At the Army Contracting Command-Redstone -- where contracts for multi-billion-dollar acquisition programs are managed alongside every day purchases for the installation's facilities -- the variety of contracts and contracting procedures can make the learning curve seem daunting for new employees.

Enter the Green Platoon, a training concept being piloted by ACC-Redstone to provide new contracting professionals with the right amount of training to build a background of knowledge and experience that benefits the employee, ACC-Redstone and the Army.

Officially known as the Green Platoon Integrated Training and On-The-Job Training Program, the new training concept launched in June and will continue for six months. The program involves 32 Department of the Army contracting interns and ACC-Redstone developmental contract specialists.

"As a part of Operationalizing Contracting, the Green Platoon is an expeditious way for ACC-Redstone to speed experience to new employees for the future of government contracting," said ACC-Redstone executive director Rebecca Weirick.

"The Green Platoon allows us to provide our contracting specialists with the best and most consistent training and on-the-job experience possible, in the fastest way possible."

On average, it takes seven to 10 years to develop a contracting officer, Weirick said. It is hoped the Green Platoon will not only provide better training and foundational knowledge, but also accelerate the development of contracting specialists into contracting officers.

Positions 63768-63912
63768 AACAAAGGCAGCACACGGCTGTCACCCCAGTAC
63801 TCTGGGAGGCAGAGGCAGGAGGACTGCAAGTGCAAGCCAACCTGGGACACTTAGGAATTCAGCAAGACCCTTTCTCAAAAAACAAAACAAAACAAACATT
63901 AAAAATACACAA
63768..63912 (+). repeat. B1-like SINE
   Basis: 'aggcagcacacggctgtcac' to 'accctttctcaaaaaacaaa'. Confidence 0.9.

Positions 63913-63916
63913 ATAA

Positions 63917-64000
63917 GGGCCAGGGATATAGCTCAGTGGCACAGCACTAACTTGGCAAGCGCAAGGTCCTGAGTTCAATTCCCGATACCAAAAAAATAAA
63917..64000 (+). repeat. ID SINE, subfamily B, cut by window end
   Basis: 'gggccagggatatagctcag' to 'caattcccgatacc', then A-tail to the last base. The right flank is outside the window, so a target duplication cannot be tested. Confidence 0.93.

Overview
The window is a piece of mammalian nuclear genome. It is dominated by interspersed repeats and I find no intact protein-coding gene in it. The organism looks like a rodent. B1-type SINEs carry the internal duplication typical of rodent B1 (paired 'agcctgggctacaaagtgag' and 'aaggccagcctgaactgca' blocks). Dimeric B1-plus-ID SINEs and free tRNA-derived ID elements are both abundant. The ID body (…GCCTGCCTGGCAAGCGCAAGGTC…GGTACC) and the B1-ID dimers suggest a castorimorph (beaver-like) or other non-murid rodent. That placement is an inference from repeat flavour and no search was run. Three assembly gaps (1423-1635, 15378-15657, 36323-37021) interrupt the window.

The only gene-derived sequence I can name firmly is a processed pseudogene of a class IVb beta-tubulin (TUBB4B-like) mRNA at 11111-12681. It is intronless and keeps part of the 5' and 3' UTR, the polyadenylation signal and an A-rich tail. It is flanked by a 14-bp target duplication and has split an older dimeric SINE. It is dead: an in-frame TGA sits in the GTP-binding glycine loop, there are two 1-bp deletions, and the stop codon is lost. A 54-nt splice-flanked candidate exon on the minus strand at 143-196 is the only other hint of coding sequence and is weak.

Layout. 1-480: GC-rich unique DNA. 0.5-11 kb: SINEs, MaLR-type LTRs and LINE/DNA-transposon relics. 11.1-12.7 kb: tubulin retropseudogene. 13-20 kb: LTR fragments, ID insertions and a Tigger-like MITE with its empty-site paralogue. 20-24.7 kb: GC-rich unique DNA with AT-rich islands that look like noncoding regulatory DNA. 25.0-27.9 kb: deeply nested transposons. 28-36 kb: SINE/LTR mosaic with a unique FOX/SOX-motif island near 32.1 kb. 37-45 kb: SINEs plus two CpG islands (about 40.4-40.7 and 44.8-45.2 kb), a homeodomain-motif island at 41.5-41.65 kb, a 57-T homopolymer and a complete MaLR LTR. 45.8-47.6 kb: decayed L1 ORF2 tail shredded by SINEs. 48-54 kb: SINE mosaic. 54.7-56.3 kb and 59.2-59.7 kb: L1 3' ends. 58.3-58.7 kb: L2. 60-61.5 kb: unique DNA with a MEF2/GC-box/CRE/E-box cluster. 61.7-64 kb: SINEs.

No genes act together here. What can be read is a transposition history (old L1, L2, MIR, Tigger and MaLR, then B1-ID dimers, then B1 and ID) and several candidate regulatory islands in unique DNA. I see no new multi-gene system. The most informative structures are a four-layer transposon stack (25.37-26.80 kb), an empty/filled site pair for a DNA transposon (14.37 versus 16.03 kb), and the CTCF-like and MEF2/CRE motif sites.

"We want our employees to succeed and excel in the Green Platoon," Weirick said. "My vision is to develop our new employees faster; instill confidence and competence; and enable them to become contracting officers in three or four years. This developmental training program is a dramatic change from what we've done in the past. I'm excited about providing our employees with the tools they need to keep providing equipment and services to the Soldier on time every time."

The concept for ACC-Redstone's Green Platoon was developed based on the standards of the Green Platoon training unit of the 160th Special Operations Aviation Regiment. Contracting officer Doug Greene first presented the idea to Weirick in early 2016 following the influx of about 80 new ACC-Redstone developmental contracting specialists into the 900-employee organization during the previous year.

"These new hires received all their formal training, but their on-the-job training was the luck of the draw, Greene said.

The different approaches to assimilating new employees into ACC-Redstone caused a difference in training levels and experiences.

"We wanted a better system. We wanted to bring new employees together and provide them with on-the-job opportunities that will grow their understanding of the basics of contracting and give them exposure to a variety of contracting packages. We wanted to make sure they had leaders who would mentor and teach them through contracting procedures," said Greene, who is now the Green Platoon program chief. "What came out of that is the Green Platoon, a deliberate, systematic and consistent training process."